Send to

Choose Destination
Curr Biol. 2009 Nov 3;19(20):1730-5. doi: 10.1016/j.cub.2009.08.041. Epub 2009 Oct 8.

Mitochondrial inheritance is required for MEN-regulated cytokinesis in budding yeast.

Author information

Department of Pathology and Cell Biology, Columbia University, New York, NY 10032, USA.


Mitochondrial inheritance, the transfer of mitochondria from mother to daughter cell during cell division, is essential for daughter cell viability. The mitochore, a mitochondrial protein complex containing Mdm10p, Mdm12p, and Mmm1p, is required for mitochondrial motility leading to inheritance in budding yeast. We observe a defect in cytokinesis in mitochore mutants and another mutant (mmr1Delta gem1Delta) with impaired mitochondrial inheritance. This defect is not observed in yeast that have no mitochondrial DNA or defects in mitochondrial protein import or assembly of beta-barrel proteins in the mitochondrial outer membrane. Deletion of MDM10 inhibits contractile-ring closure, but does not inhibit contractile-ring assembly, localization of a chromosomal passenger protein to the spindle during early anaphase, spindle alignment, nucleolar segregation, or nuclear migration during anaphase. Release of the mitotic exit network (MEN) component, Cdc14p, from the nucleolus during anaphase is delayed in mdm10Delta cells. Finally, hyperactivation of the MEN by deletion of BUB2 restores defects in cytokinesis in mdm10Delta and mmr1Delta gem1Delta cells and reduces the fidelity of mitochondrial segregation between mother and daughter cells in wild-type and mdm10Delta cells. Our studies identify a novel MEN-linked regulatory system that inhibits cytokinesis in response to defects in mitochondrial inheritance in budding yeast.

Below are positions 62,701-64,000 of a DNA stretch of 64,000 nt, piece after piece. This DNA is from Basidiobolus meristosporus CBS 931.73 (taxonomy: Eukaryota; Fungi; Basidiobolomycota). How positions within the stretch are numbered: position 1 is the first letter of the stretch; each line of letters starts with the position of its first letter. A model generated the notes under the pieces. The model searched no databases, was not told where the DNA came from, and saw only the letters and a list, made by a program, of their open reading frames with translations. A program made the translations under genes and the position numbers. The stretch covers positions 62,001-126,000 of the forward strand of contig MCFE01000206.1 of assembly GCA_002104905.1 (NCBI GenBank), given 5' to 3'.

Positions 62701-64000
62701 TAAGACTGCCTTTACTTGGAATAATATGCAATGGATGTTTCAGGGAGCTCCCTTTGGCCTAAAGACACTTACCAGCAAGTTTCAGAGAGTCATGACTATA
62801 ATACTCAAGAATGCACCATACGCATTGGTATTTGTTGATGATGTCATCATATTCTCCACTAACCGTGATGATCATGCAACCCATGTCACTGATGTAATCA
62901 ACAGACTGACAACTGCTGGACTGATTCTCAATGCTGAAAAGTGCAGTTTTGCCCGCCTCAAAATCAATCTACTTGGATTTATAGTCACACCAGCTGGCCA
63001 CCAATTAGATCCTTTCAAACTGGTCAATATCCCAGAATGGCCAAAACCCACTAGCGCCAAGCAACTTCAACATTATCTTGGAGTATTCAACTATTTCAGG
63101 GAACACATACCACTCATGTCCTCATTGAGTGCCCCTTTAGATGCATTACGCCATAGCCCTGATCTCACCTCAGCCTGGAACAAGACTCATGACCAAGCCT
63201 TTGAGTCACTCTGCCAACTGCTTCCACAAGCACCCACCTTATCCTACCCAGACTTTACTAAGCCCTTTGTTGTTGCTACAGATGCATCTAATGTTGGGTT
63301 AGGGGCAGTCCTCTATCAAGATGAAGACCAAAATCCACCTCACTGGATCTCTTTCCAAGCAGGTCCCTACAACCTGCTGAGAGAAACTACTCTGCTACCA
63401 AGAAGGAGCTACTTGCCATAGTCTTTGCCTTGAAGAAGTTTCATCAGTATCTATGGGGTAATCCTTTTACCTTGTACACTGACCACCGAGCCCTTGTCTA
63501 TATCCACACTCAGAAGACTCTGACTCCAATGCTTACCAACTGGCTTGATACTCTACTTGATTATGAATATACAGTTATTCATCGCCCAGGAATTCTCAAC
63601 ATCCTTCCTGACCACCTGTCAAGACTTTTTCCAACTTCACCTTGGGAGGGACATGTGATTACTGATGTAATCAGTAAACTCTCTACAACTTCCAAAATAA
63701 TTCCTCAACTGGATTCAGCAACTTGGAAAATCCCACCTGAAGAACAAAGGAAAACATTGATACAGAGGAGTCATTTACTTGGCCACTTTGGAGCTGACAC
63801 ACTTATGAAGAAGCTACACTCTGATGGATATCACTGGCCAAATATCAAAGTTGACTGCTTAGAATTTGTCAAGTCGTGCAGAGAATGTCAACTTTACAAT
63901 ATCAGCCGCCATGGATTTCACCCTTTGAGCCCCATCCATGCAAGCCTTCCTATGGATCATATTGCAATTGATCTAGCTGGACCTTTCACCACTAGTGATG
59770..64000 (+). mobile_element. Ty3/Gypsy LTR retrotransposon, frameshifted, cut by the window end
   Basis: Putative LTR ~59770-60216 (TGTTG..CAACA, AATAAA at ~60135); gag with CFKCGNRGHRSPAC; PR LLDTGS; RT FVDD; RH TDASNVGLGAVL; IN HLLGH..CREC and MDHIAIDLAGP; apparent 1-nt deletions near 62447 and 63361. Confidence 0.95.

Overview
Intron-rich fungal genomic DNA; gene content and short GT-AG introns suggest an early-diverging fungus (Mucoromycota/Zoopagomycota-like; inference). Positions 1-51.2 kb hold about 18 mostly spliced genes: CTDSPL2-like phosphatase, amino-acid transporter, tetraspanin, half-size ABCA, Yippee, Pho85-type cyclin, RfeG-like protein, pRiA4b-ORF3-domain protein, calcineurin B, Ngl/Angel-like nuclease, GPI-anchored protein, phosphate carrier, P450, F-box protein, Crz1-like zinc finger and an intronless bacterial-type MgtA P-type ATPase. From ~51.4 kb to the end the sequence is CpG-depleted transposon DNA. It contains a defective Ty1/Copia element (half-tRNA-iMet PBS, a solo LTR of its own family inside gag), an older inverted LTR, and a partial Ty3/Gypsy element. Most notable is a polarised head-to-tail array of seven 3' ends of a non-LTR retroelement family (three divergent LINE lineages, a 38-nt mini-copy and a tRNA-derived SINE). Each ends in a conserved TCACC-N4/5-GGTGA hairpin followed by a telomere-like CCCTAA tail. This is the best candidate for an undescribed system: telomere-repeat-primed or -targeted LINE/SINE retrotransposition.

[Indexed for MEDLINE]
Free PMC Article

Supplemental Content

Full text links

Icon for Elsevier Science Icon for PubMed Central
Loading ...
Support Center